I stopped drinking Coca Cola over a year ago. Not because I didn’t like it. In fact, I have been a Coca Cola enthusiast since junior high. I used to select restaurants based on whether or not they served Coke. I just decided I didn’t need the sugar.
Tonight, Colleen and I went out to dinner to celebrate her return from a visit with our grandson. I ordered a Coke.
The uproar of the 2.5 second scene in Coke’s Super Bowl ad of a gay couple sharing a joyful moment with their daughter reminds me of how far we’ve come, and how far we still have to go to fight prejudice.
In my long career, I have worked with people of virtually every race, culture and preference. Some of the strongest marriages I know are LBGT unions. It’s true that these pairings sometimes don’t work. But the statistics show LGBT couples are less likely to divorce. There is also no credible evidence that the children of these unions are any less psychologically healthy or well-adjusted when compared with children raised by heterosexual parents.
When I was first dating Colleen, her dad was understandably concerned. I was five years older. And worst of all, I was “a disc jockey”. Popular culture and People Magazine seem to highlight how unreliable we showbiz type were.
Luckily, I won Colleen’s parents over. The last 35 years of my life have been filled with both joy and challenge. But it’s been a much richer and more wonderful experience because I chose the right partner.
We only have to look as far as Shakespeare to learn what happens when families like the Montagues and Capulets try to get in the way of true love. As parents, we worried much more about the character of our kids suitors. Color and gender mattered only to the extent that it would subject them to intolerance and misguided hate. But it was their choice. We welcomed their spouses into our arms and stand with them on their journey, just as we have always done, with unconditional love.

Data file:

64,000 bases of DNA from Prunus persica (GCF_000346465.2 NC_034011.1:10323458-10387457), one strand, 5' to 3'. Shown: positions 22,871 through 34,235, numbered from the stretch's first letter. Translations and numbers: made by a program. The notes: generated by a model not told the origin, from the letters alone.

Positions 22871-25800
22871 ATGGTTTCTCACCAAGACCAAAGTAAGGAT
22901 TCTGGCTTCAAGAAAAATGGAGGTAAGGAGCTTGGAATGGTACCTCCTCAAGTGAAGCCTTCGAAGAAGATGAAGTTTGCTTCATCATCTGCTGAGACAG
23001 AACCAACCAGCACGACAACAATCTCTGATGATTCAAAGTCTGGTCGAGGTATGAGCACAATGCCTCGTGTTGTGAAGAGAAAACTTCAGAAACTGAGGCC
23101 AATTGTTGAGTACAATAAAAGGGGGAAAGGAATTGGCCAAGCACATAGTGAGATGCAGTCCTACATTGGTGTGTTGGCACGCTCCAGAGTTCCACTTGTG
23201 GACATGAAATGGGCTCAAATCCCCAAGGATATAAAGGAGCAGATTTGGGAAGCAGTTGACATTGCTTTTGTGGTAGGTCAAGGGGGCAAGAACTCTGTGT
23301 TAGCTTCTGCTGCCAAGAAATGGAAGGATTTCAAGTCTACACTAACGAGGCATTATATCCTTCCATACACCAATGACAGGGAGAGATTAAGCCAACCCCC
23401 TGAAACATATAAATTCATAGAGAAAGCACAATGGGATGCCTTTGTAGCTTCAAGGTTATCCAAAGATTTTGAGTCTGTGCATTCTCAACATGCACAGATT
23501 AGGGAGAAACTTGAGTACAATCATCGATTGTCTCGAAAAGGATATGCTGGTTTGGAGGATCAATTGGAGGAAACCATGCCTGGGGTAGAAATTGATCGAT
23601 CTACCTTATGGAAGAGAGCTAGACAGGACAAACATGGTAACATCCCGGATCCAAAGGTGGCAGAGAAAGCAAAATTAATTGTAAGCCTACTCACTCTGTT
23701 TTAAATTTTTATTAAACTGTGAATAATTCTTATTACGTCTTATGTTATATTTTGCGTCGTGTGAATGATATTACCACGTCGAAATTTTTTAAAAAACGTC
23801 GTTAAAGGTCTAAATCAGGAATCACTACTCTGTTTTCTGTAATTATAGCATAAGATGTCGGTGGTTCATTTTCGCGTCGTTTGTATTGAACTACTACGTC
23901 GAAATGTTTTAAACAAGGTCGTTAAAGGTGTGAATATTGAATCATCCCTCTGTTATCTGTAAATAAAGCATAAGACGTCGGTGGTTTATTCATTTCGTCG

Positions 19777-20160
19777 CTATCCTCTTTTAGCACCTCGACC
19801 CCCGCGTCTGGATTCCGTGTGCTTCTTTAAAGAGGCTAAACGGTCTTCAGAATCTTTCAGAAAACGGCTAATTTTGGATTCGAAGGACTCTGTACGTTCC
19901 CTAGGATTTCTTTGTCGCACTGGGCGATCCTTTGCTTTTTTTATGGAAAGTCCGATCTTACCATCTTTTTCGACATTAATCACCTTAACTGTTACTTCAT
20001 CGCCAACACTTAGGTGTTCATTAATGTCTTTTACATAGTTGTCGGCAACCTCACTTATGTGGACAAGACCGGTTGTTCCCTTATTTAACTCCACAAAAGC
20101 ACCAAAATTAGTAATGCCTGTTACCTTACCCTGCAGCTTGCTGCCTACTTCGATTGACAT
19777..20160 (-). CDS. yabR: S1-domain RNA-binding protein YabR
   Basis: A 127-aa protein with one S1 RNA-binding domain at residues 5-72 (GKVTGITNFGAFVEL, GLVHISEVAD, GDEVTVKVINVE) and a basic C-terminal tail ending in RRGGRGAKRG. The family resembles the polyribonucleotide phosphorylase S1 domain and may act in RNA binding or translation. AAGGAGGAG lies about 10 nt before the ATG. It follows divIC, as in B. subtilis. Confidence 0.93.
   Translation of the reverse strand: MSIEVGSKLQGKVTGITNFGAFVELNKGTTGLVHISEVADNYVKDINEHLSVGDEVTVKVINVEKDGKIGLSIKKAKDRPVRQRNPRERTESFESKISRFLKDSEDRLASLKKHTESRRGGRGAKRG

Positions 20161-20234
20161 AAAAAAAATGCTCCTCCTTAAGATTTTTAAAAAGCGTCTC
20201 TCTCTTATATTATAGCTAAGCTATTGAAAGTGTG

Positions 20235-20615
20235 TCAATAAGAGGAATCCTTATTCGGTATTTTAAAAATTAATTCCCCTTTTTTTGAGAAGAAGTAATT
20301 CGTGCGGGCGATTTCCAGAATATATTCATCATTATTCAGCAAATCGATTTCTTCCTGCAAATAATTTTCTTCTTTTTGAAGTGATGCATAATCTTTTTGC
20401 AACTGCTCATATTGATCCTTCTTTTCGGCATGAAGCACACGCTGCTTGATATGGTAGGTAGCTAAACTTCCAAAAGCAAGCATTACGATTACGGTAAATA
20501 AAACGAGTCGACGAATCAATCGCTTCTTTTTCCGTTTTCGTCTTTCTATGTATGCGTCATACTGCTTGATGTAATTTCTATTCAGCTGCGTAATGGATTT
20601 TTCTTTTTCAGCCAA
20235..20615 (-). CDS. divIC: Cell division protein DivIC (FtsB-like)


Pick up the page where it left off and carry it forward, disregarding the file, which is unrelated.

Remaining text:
I got a note from one of our alumni saying, “Free speech is one thing, but don’t you dare diminish that logo.”
I thought of writing him back and asking what it felt like the day he was accepted as a Spartan. I wanted to ask how it felt to know that there are hundreds of thousands of people out there who think positively about him, without ever having met him, because of the character traits we agree to take on when we join the Spartan Nation.
One of those traits is inclusiveness.
How would he have felt to have been excluded because of his choice of a marriage partner?
I didn’t write him back. Actions speak much louder than words.
So I decided on that day to reaffirm my engagement with our African American and Latino alumni, to celebrate our rich and growing international alumni base, to model the tolerance and understanding that the student groups representing Arab and Israeli kids show as they collaborate with one another.
And to feel compassion for someone who is missing out on all of this, because of his own personal struggle with homophobia.
Spartans are imperfect. So is the rest of the world. The only way we can effect change is to model the behavior. That’s how we can improve the human condition; one relationship at a time.
Colleen and I were honored to support the first-ever MSUAA LBGT gathering in West Hollywood during the run-up to the Rose Bowl. When it was my turn to talk to the SRO crowd here’s what I said.
“It doesn’t matter what color you are, what ethnicity, what creed, what your religious beliefs are, what your sexual orientation is. Together we belong to one nation and that is the Spartan Nation.”
America is beautiful. We are the envy of the world because the foundation of our freedom is “that all men (and women) are created equal”. That’s why Colleen and I are LBGT allies. And that’s why I’m so proud of Coca Cola for painting a true picture of American beauty and the rich variety of humanity that defines it.